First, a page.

Kellermann said, "You need to assume that prevention will fail at some point. When it does, how quickly can you detect and respond?"
CISOs are looking for a way to discover those threats. "What CISOs are really looking for are solutions out there that can give them visibility into these cloud environments,” McElroy said. They're looking for controls that are uniform and auditable, and that can follow their data across various cloud environments.
Secure the Anywhere Workspace
Remote work exploded during the pandemic. And it appears that the anywhere workplace is here to stay. But with so many workers off-prem, the attack surface expands exponentially. With a number of devices operating on a home network, multiple vulnerabilities exist.
"There's a lack of digital distancing in homes and really we need to pay attention to that. … Your work device should not be on the same network as your smart devices, period," Kellermann said. Securing the remote environment is a must.
Security has become complex, with a variety of controls and widgets that can be exploited by adversaries. "We have to start simplifying security, that's number one. There are just too many tools that have too many gaps," McElroy said.
As companies use a number of tools to secure various parts of their business, more risk develops if they don't communicate with each other. One security app might not know that another security app has experienced a breach. "You should really standardize on one platform. And whatever platform that is, you should standardize on it soon," Kellermann said.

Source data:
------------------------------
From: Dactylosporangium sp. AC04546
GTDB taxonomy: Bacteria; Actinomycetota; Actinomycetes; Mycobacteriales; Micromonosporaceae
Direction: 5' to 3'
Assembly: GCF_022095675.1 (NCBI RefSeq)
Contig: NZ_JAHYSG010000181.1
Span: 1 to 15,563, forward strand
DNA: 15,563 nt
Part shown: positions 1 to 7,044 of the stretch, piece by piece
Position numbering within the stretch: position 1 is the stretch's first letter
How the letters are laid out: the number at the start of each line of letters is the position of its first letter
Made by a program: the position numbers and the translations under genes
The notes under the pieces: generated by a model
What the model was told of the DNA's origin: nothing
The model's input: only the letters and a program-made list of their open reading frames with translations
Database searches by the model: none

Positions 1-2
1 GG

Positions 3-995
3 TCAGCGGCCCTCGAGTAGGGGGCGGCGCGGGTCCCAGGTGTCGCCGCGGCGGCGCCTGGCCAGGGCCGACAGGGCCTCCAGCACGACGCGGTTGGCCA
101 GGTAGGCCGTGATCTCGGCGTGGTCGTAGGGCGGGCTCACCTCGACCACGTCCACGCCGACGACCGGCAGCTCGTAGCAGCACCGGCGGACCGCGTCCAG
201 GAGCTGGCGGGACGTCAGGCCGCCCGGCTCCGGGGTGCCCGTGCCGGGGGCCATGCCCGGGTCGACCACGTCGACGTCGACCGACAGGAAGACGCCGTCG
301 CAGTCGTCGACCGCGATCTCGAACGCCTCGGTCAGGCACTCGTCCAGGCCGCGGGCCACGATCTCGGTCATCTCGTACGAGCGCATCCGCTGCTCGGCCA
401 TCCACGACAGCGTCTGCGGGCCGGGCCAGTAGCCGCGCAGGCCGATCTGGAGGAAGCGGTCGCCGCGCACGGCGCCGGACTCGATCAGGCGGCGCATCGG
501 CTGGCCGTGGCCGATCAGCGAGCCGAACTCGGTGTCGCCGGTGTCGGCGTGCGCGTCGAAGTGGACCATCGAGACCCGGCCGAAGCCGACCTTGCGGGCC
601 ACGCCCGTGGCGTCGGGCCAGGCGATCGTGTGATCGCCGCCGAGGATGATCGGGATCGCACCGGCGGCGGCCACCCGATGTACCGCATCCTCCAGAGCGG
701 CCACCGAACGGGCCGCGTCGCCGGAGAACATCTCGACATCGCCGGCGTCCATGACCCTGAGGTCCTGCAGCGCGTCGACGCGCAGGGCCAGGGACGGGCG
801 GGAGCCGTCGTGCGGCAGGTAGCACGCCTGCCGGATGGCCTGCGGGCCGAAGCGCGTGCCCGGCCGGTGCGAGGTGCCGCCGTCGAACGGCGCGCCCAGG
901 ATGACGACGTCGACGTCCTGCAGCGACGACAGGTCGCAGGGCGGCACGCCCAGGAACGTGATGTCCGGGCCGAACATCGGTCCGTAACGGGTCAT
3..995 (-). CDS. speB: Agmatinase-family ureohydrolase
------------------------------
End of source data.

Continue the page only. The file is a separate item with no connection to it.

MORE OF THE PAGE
Hit Attackers Where It Hurts
Ultimately, cybercriminals get into the business because it's profitable. A strong driver of their business is that much of the work is automated. McElroy suggests that companies make it more expensive for cybercriminals to do business by forcing them to slow down and do more work manually.
"If every single piece of ransomware was custom written, now we're starting to bust up that economy. Now they actually can't get a massive [return on investment] because their time investment is too high,” McElroy said. “Simply put, we have to make them spend more time. ... We have to deploy tech to start making it harder."
The New Normal
Ultimately, the threat landscape has changed greatly and it's not going back to the way it was.
"We have to realize that is the norm and it's not going to change anytime soon. If I can start to shift my mindset, realize I do live in a bad neighborhood and I'm responsible for my own self-defense, then I'm going to change my own behavior,” McElroy said. “I'm going to change the culture of the organization that I'm with, and to do that I need something like a neighborhood watch."
The pandemic has brought security front and center for business leaders. McElroy encouraged security leaders to seize that opportunity: "We helped organizations stay up and running during a global pandemic. The organizations are happy with a lot of the security leaders and the way we were able to do that. Let's take advantage of that just like the attackers are taking advantage of this disaster, and let's put a flag out a little further than we ever thought was achievable."